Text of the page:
"but also seems you weren't any better as a manager"
The issue is it was impossible to held him to the deadlines. He agreed on them - and often I allowed him more time than a skilled developer needed - and then utterly ignored them, producing different excuses. Being kind and remembering him how important it was for him, the team and the company to deliver good code in time was utterly useless.
He knew someone else would have done his job to avoid issues, as I later discovered his previous team did as well.
Unluckily I had no power to force him to met deadlines in other ways, because while I was in charge of the technical aspects of the project, I had no power on people because their management was assigned to a "business" manager, not to the team leader. As long as he didn't have "business" troubles, everything was fine.
And HR didn't want to manage issues, as long as nothing really bad happens, so troublesome people were just assigned to a different team. And incredibly, someone losing his temper is for them worse than someone getting a salary for doing nothing - because in the latter case they can assign the fault to someone else, while a confrontation needs to be addressed by them.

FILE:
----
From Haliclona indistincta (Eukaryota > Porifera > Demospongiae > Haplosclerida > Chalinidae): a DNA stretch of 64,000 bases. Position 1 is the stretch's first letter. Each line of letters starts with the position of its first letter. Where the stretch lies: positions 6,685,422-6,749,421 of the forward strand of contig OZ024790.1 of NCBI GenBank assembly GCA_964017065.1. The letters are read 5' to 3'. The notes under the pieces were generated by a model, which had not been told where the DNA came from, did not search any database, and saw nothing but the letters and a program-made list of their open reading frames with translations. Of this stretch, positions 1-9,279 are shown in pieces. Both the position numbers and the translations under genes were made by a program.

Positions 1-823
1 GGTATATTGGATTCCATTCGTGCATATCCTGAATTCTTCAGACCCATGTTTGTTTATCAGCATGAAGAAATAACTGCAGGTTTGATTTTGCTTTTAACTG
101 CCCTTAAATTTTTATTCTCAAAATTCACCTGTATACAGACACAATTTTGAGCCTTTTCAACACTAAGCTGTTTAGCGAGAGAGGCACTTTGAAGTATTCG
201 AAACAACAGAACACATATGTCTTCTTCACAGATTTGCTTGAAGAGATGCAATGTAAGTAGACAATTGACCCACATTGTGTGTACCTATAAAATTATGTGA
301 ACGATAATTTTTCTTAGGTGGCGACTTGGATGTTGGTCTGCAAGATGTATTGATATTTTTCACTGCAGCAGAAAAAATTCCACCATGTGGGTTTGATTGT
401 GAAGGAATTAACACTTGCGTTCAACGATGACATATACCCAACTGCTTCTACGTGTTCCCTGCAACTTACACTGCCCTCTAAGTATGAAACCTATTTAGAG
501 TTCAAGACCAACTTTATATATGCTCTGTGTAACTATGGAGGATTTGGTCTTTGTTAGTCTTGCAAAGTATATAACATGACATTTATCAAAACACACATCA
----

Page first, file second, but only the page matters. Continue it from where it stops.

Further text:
IIRC he was once kindly asked to work better, but once again, it was useless. Some people as soon as they understand they can get away with it without consequences, they won't change habits.
I came to a point where I had only two choice: A) Keep on making other team members do his work B) Let things escalate.
Just, when I saw they weren't going to address the real issue, and just hoped someone would have again written and fixed the code, and nothing else, I lost my temper.